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Medieval Sourcebook:

To the most reverend man of religion the lord Sacrist of (Bury) St. Edmund (Suffolk), the Archdeacon of Ely's Official: Greeting in Him who is the true salvation of all.

We notify your lordship by these presents that John of the Moat, painter, and Beatrice of Ely-At-Lanes-End, wife of Peter of Soham but adhering to the adulterous embraces of the said John, have merited the sentence of greater excommunication launched by us for their repeated contumacy and manifest offence. We have caused this sentence to be solemnly published through each of the parish churches of the city of Ely on Sundays and holy days, and have further forbidden anyone to presume to communicate in any way with them or either of them during the period of the said excommunication on pain of the same treatment. They have in no way feared to reject the Church's keys in pertinaciously persisting under this excommunication for a long time now thus tainting the Lord's flock as far as in them lies. They have, however, moved away in search of refuge to various places sometimes in southern parts, sometimes to the north. We have heard from trustworthy people that they now lurk at St. Edmunds and reside in your jurisdiction. We therefore require and request of your Discretion as strongly as we may that, as part of the mutual cooperation which Ordinaries [ecclesiastical authorities operating jurisdiction] are bound to offer each other, and since the said John and Beatrice are known to be living in your parts, you should please have them and those communicating with them publicly denounced as excommunicate and most strictly avoided by everyone, until they return, blushing with shame, to the bosom of Holy Mother Church and earn the right the benefit of absolution from us. If it pleases you to act on the aforesaid matters, we shall be bound to do for you the same or a greater service. May your reverend lordship flourish and grow strong through the daily round. Given at Cambridge the 3rd of the Ides of August A.D. 1289.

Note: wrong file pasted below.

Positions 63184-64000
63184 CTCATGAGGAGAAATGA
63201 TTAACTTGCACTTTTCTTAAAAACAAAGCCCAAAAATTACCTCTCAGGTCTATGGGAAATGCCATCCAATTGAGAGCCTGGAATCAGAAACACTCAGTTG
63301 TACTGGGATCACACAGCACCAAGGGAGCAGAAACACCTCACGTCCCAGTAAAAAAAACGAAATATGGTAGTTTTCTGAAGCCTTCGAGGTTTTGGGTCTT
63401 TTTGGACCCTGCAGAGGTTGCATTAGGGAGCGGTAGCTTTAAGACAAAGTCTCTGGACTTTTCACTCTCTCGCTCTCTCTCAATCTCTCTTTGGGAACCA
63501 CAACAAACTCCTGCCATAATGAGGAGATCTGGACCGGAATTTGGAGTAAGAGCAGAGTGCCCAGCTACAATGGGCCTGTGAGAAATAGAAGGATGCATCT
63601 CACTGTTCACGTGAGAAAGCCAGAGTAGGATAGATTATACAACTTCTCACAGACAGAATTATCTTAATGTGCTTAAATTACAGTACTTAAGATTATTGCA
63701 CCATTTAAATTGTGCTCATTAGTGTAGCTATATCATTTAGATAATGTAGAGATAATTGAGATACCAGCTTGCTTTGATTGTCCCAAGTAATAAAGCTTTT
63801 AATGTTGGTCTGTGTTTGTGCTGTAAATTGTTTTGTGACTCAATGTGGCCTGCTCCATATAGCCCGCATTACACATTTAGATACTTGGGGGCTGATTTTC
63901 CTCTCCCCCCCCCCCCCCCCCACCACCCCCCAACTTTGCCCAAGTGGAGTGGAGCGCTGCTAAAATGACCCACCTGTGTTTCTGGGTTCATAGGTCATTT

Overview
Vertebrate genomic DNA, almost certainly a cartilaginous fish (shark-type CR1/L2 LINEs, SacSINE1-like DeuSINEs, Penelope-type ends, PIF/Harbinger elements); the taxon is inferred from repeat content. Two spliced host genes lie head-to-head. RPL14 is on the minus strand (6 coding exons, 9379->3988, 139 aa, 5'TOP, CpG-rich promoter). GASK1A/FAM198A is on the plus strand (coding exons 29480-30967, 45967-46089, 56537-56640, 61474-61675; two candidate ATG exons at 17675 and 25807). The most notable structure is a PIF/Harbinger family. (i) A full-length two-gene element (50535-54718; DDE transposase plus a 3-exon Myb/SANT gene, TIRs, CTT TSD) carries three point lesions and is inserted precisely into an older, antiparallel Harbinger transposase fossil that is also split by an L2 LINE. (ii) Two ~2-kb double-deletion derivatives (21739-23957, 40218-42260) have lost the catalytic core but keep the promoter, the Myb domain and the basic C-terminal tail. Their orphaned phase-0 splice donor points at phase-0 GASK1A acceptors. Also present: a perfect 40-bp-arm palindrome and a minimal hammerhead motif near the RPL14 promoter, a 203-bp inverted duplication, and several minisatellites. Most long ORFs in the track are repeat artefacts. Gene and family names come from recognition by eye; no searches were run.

[The Letter-Book of William of Hoo, ed. A. Gransden (Suffolk recs. soc. v, 1963, no. 48; copied also as no. 79 omitting personal names etc. under the title "Letter from an Ordinary to prosecute a sentence against a fugitive".]


Translation by Paul Hyams of Cornell University. See his Course Page?. He indicated that the translations are available for educational use. He intends to expand the number of translations, so keep a note of his home page.

This text is listed as part of the Internet Medieval Source Book. The Sourcebook is a collection of public domain and copy-permitted texts related to medieval and Byzantine history.

Paul Halsall April 1996

The Internet History Sourcebooks Project is located at the History Department of  Fordham University, New York. The Internet Medieval Sourcebook, and other medieval components of the project, are located at the Fordham University Center for Medieval Studies.The IHSP recognizes the contribution of Fordham University, the Fordham University History Department, and the Fordham Center for Medieval Studies in providing web space and server support for the project. The IHSP is a project independent of Fordham University.  Although the IHSP seeks to follow all applicable copyright law, Fordham University is not the institutional owner, and is not liable as the result of any legal action.

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